BTW I like Rogue One just fine. I’ll buy it on Blu-Ray, which is more than I can say for Force Awakens. But it’s got an extremely stiff, choppy, inorganic beginning and a flabby middle. All the beautiful shots in the world can’t mask that.

  75. Mr. Subtlety – I highly respect dumbness. One of my favorite films is FLASH GORDON. I enjoyed PROMETHEUS. I have a secret love for LOST IN SPACE. I love 2001: A SPACE ODYSSEY too, but it’s the dumb stuff that makes me smile the widest.

  76. I agree that the beginning is a bit choppy and probably could have been executed better, but I’m not convinced that choppiness is inherently a bad thing, since it serves to do some minimalist character establishment and give a sense of scope, breadth, movement afoot, and show you diverse threads that will come together. I view it more as feature than bug for a movie that has a lot to accomplish in limited time: build an unlikely bedfellows ensemble that is unique, winning, distinct from the Star Wars characters we know yet “at home” in that universe; get you to like them, root for them and not sink into depression when they are all killed; hit at least some of the obligatory fan service demanded of a film where the premise is “how they got the plans for the Death Star” without overdoing it; deliver adventure, diversity (of people, critters, backdrops), action, and plot momentum; somehow be fun, epic, personal, humorous, gritty, emotional, and dark all at once. For a film that aims to somehow optimize against those criteria in an ensemble, men-on-a-mission type of context within a conventional film running time and with the weight and expectations of Star Wars looming in the background, I think this acquits itself very well. Further, when a film is quite unabashedly pitched as focusing on how they go the plans for the Death Star, unless you you have some affection for the original trilogy, then this is just not a film for you. It is a “stand-alone” in the sense that it is not part of the core Skywalker series, but it is clearly anything but stand-alone in the sense of being disconnected from or assuming no knowledge of that series. Rather, the very premise is that this is basically a 2-hour narrative New Hope easter egg.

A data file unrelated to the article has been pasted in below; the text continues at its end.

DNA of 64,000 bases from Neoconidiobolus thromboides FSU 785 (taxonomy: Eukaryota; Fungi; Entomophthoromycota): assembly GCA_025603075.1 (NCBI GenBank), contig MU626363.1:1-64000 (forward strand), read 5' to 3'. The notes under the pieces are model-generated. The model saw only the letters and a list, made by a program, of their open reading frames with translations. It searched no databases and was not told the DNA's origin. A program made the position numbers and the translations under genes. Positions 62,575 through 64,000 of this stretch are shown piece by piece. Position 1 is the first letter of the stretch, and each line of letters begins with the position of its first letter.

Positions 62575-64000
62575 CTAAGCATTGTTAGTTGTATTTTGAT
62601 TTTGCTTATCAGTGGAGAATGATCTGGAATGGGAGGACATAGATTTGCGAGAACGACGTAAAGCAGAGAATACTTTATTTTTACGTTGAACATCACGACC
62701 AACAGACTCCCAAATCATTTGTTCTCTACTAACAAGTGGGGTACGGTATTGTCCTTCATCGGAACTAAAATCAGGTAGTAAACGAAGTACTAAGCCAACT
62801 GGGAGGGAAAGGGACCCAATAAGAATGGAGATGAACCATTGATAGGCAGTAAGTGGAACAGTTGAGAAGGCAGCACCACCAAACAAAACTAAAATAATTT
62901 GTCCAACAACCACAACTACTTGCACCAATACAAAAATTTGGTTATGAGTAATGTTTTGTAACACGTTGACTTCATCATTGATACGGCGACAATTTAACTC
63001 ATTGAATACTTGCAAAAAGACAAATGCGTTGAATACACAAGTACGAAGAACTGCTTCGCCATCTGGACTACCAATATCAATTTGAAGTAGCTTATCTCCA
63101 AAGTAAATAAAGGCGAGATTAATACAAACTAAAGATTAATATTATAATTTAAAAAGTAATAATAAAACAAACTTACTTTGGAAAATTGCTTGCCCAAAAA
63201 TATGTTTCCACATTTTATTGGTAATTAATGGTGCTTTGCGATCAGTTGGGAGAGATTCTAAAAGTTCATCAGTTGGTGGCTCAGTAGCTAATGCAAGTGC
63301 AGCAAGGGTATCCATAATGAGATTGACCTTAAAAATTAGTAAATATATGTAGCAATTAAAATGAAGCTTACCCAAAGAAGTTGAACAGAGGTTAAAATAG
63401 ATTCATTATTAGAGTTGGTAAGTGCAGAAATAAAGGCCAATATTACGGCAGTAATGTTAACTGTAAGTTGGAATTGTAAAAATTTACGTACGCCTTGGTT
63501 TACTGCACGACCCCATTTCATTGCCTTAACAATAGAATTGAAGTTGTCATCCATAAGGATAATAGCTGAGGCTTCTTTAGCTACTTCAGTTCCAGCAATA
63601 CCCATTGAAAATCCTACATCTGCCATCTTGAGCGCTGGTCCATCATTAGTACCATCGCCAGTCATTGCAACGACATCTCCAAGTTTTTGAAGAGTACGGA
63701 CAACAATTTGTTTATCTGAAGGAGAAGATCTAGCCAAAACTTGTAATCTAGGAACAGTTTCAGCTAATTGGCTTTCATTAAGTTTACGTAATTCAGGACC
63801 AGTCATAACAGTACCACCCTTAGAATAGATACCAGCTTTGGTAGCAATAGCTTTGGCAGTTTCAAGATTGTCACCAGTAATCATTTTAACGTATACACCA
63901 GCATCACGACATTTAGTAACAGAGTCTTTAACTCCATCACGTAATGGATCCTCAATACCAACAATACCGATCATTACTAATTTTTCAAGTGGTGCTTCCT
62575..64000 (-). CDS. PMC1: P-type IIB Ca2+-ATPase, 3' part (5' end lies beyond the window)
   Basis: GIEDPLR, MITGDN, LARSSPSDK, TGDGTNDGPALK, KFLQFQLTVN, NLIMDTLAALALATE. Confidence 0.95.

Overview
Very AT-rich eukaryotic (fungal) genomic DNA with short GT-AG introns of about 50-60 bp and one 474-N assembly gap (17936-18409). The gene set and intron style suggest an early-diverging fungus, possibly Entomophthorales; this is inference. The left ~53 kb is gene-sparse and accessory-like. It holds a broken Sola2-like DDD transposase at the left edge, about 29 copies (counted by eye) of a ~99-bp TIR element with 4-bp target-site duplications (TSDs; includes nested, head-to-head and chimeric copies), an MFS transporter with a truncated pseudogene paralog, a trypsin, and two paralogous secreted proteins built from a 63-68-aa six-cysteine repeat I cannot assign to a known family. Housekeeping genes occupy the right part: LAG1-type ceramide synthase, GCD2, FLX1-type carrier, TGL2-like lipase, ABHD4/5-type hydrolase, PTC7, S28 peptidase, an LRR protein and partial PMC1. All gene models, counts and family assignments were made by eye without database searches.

As for stiff or flabby, maybe that is a valid critical analysis, but I never experienced it that way. I was transfixed throughout.

  77. Really liked the movie – not quite great, but almost. I think I stand with Mr. Subtlety on the Starwars opinion spectrum (except with a little less love for the prequels).

    I had a *huge* problem with the Cushing from Uncanny Valley. Did anyone else see this on imax 3D? I wonder if that had anything to do with my reaction, since the 3D on him seemed to be a lot more detailed than for everyone else and highlighted the artificiality, especially when there were other characters on screen. He looked like a lump of sentient play-doh, it made me freak out anytime he was on screen.